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Will you miss or lead your industry’s digital pivot?

October 25, 2017

By Stacie Immesberger, Director, Solutions Strategy and Marketing, Supply Chain Planning and Execution, Infor

In recognition of Manufacturing Day, we continue our blog series. Today we will turn to the subject of transformation. Will you miss or lead your industry’s digital pivot?

When I first began my career in consumer products, one of my mentors noted the strategic importance of film to brick and mortar stores. He wanted me to recognize that in retail, traffic counts. Film held the unique potential for three different trips: buy the film, drop it off for processing, and pick up the photos. That translates to three distinct opportunities to build a bigger shopping basket.

While I worked on a dizzying array of categories, film was never one of them. His lesson was a challenge to use a different lens. Rather than focusing on product features and functions, deliver a better answer to customers’ needs. But markets are never static. In my own life, I soon discovered a niche mail order company, Mystic Color Labs, and said goodbye to a drawerful of undeveloped film. A replacement roll automatically came with each package, and meant I no longer missed capturing “Kodak moments.” Mystic better understood my personal balance between product, service and cost; and effectively eliminated all three trips to the store.

Fast forward, and today “Kodak moments” stands more as a testament to what can happen when companies fail to embrace a digital pivot. Perhaps it is too easy to point to technology as the nemesis of entrenched category leaders. It was, after all, a Kodak engineer that created the first digital camera prototype in 1975. But cameras went digital, and then merged with cell phones. People shifted from printing to posting. Kodak declared bankruptcy. So did Mystic Color Labs.

Stories of companies missing the digital pivot abound. Unlikely players drive change. Uber. Airbnb. iTunes. Alexa. The convergence of enabling technologies – IoT, Big Data, cognitive learning, prescriptive analytics, algorithmic techniques, automation – may have been instrumental in shifting ecosystems. But ultimately, it was the ability to address an underlying unmet need that bred business transformation. Imagine the possible pivot on-site 3D printing and sensors will mean within medical devices. Or the redefinition of go-to-market thanks to drones, crowd sourcing, real-time network data, and augmented reality.

If your company is beginning to talk about a digital transformation, or fears missing the pivot, ask yourself these questions:

  • What business are we in today? (Don’t answer with products, categories or technologies.) Define the problem you are solving for your customers. Some needs are unspoken. What issues remain unaddressed? Are there important differences in some markets? What about non-customers?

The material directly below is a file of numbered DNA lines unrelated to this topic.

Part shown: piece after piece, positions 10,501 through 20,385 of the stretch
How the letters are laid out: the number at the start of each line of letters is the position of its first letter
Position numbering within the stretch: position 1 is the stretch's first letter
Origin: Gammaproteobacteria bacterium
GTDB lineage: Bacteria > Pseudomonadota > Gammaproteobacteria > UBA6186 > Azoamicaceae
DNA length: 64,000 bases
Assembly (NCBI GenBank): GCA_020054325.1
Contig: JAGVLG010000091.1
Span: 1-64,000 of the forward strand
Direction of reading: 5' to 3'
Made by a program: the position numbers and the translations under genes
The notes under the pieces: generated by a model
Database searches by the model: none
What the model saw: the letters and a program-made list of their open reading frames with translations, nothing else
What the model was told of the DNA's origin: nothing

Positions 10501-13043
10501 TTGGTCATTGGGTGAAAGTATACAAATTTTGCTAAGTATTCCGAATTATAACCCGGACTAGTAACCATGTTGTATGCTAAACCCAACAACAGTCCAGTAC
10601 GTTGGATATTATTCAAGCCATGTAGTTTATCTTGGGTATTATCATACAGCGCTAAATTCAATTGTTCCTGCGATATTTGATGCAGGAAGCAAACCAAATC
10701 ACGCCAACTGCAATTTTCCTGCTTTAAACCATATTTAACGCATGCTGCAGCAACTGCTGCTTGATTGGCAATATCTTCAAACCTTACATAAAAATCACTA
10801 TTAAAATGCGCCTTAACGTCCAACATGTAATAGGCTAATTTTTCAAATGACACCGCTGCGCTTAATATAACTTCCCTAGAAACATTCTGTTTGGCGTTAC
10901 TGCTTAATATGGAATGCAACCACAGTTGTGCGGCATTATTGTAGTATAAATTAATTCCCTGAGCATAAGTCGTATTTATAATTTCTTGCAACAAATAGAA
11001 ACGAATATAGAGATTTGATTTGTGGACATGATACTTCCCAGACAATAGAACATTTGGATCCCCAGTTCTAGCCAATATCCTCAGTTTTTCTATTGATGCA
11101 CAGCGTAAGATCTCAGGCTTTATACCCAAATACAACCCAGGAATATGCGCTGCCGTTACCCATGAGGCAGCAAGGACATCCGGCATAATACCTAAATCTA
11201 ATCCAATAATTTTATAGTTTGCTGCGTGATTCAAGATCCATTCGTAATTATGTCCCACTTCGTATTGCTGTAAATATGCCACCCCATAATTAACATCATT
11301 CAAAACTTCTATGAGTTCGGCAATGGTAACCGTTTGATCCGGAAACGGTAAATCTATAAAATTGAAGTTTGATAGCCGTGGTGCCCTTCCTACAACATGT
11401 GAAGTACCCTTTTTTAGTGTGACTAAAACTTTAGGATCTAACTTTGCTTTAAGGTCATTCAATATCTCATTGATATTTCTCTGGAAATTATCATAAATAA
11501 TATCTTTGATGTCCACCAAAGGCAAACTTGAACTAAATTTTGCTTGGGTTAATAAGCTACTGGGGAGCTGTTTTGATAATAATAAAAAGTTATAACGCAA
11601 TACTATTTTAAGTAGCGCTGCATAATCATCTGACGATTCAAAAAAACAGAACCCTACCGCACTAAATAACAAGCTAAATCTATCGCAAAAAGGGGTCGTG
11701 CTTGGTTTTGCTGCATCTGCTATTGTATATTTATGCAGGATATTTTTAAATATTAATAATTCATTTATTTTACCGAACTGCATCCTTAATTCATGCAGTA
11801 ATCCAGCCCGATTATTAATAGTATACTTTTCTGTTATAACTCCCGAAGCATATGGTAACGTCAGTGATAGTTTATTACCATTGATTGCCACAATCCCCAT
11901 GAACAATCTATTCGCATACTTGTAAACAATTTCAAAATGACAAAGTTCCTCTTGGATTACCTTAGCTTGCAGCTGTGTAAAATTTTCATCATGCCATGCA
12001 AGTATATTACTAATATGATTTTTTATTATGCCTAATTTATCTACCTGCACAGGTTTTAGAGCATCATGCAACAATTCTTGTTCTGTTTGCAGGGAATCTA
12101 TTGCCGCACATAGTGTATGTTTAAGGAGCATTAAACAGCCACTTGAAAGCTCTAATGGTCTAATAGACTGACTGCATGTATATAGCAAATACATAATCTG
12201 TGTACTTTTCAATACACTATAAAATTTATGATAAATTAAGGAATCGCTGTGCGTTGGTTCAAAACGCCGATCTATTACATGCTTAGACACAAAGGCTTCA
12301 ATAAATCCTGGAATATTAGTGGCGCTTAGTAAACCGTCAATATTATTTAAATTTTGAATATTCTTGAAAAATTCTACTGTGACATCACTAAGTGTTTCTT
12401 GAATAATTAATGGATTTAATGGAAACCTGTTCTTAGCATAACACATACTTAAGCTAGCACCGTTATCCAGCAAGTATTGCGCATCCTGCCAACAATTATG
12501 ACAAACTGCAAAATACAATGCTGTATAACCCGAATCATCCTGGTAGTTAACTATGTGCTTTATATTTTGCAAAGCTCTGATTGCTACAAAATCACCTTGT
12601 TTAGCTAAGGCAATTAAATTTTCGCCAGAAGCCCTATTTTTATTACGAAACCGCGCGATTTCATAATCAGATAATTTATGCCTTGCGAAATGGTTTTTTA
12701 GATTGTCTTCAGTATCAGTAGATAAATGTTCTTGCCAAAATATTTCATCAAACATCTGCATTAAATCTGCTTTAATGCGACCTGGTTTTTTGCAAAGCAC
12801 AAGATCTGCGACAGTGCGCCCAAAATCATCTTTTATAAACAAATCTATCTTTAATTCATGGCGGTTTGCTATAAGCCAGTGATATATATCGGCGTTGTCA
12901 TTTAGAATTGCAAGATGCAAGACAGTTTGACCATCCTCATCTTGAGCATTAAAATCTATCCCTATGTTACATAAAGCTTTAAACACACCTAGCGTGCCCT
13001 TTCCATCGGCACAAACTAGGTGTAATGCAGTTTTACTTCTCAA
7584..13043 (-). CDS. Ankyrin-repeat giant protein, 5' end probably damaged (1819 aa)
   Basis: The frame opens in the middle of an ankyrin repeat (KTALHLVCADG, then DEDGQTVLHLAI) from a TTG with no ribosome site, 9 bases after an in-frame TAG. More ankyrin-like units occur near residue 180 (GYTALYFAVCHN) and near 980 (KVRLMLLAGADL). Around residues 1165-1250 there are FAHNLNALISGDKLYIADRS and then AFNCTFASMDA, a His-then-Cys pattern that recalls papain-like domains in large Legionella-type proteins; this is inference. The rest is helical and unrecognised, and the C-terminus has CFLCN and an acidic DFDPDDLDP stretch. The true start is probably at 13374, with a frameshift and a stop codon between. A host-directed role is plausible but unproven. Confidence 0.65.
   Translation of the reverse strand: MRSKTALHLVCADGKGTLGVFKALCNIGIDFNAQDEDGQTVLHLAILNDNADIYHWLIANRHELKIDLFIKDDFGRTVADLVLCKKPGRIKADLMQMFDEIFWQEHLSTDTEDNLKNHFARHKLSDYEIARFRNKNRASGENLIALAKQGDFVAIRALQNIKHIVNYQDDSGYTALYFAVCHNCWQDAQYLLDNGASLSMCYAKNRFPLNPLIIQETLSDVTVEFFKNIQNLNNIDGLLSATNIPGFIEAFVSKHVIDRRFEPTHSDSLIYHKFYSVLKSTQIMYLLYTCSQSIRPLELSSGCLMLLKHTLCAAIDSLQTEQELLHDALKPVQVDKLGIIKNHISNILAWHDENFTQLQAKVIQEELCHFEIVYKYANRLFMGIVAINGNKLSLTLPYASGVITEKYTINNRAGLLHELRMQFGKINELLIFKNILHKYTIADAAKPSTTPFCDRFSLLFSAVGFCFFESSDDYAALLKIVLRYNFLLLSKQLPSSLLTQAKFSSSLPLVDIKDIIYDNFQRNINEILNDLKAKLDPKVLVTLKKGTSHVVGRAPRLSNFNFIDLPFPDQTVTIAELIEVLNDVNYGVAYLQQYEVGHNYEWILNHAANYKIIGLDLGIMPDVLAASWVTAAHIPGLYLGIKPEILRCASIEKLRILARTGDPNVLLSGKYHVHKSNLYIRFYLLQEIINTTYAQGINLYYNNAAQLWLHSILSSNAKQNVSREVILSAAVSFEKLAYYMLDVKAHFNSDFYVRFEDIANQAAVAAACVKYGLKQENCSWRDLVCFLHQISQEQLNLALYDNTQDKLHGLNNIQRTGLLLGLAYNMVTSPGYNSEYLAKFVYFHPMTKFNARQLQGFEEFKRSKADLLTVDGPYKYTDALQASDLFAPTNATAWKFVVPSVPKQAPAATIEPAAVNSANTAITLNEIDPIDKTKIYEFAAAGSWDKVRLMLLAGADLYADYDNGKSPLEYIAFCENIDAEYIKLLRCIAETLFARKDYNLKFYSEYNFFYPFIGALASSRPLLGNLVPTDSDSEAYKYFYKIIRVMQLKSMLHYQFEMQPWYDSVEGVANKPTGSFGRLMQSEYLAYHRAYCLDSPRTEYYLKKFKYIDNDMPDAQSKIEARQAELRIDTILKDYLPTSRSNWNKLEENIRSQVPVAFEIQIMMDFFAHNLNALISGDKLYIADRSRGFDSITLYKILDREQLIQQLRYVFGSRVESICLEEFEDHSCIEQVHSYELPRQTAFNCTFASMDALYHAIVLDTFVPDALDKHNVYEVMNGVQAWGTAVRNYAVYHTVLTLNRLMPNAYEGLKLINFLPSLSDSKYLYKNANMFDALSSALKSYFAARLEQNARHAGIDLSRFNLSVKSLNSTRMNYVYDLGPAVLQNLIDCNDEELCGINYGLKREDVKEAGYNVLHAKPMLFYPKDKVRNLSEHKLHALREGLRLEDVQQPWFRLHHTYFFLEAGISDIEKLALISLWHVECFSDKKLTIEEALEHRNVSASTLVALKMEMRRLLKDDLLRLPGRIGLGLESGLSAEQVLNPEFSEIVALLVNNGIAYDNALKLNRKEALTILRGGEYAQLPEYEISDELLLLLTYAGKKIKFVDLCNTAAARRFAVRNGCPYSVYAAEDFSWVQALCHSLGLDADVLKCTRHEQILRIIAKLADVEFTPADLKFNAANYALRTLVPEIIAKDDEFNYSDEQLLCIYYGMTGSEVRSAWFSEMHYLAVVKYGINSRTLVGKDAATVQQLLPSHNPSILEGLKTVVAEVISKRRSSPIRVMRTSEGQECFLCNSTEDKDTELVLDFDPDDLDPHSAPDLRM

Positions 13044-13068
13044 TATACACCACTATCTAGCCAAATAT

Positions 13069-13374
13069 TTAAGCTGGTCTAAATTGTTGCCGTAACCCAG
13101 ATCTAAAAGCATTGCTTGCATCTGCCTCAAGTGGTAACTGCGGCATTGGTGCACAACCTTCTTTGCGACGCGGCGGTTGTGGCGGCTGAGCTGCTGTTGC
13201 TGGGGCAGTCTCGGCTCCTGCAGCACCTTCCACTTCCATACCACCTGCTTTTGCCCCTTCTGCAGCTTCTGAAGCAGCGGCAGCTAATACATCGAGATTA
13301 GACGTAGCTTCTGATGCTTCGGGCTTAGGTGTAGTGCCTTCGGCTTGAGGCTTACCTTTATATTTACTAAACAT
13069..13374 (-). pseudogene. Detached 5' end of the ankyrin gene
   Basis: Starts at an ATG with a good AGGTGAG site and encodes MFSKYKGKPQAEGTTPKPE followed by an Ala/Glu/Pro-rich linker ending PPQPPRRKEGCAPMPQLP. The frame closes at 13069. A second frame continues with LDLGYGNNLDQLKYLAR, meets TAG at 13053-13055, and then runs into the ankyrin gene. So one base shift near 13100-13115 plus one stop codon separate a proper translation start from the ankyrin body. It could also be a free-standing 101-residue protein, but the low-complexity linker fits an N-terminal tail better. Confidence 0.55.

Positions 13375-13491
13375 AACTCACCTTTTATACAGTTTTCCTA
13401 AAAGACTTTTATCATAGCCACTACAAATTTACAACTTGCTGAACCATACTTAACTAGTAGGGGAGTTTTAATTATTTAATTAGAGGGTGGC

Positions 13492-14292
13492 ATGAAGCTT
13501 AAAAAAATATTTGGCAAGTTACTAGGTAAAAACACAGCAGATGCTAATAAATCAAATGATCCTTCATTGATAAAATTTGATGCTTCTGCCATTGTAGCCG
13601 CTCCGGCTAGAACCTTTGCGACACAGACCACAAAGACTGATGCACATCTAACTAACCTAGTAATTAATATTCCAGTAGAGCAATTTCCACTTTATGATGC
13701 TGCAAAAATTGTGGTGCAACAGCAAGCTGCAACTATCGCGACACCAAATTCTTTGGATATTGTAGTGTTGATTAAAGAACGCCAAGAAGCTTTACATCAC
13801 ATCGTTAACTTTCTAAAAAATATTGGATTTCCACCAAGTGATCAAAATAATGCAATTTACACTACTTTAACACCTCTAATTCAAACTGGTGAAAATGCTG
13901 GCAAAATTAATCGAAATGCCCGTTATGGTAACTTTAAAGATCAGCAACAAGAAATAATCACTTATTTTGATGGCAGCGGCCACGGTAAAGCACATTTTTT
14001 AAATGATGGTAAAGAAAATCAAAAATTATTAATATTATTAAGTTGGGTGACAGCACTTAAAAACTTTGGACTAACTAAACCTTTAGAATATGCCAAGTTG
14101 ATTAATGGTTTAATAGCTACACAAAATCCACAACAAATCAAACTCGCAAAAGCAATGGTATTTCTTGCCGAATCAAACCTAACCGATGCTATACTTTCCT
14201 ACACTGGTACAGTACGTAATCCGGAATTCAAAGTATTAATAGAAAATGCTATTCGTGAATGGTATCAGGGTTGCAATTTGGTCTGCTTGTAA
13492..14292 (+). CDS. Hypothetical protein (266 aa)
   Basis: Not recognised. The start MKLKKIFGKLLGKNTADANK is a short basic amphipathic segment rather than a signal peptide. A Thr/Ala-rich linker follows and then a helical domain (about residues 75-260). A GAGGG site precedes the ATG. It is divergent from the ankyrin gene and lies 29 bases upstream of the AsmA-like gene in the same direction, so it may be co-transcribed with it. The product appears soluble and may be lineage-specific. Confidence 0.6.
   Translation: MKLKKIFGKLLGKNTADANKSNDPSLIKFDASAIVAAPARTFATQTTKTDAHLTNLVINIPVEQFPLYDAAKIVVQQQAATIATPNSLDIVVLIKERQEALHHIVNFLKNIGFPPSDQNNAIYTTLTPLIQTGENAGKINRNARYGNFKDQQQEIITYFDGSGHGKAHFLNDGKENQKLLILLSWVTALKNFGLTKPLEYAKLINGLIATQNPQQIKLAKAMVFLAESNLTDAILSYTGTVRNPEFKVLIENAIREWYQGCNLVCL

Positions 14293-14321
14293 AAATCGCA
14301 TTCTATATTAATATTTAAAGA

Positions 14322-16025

• Will I disrupt or be disrupted? Given the convergence of so many emerging technologies and escalating competitive pressure, change is inevitable. Change will only accelerate. But disruption holds the power to grow markets. Non-participants face the greatest threat. So be proactive. Look for underlying shifts in demand, possibly hidden within longstanding segmentation strategies. Consider what might only appear an anomaly at first glance. Evaluate alternative hierarchies to see if is an unmet need emerging.
  • What unique capabilities can we bring to bear? Incumbents can seize the opportunities, but only if disruptive forces are embraced. Customers want increasingly tailored offerings. SKU proliferation adds complexity, as do the value-added services needed to deliver what the market wants, where they want it, and how they want it. For leaders, supply chain cannot be viewed as cost-center response. It provides a critical voice in corporate strategy and competitive differentiation. Look to align operations and business units using common metrics to target growth.

Change may be inevitable. But it also creates breakthrough opportunities to redefine potential. As a footnote, Mystic Color Labs was reborn. They embraced the pivot and created a business to serve digital camera users on the wholesale market. Kodak is introducing a range of new products that combine their heritage with new technologies. The market will ultimately determine the winners, but for now, they are in the game.


Stacie Immesberger is Director of Solution Strategy and Marketing for Infor’s supply chain products. She spent nearly 15 years as an independent consultant helping supply chain, logistics, and predictive analytics companies on market strategy. This included Orchestro, Descartes and AMR Research. Previously, she worked in product management and industry marketing with Manugistics, One Network Enterprises, and Mercari Technologies. Before transitioning into technology, she worked in brand and category management capacities in the consumer products industry. Stacie holds her MBA in Marketing and Operations Management from Columbia Business School, and her BS in Mechanical Engineering from the University of Pennsylvania.


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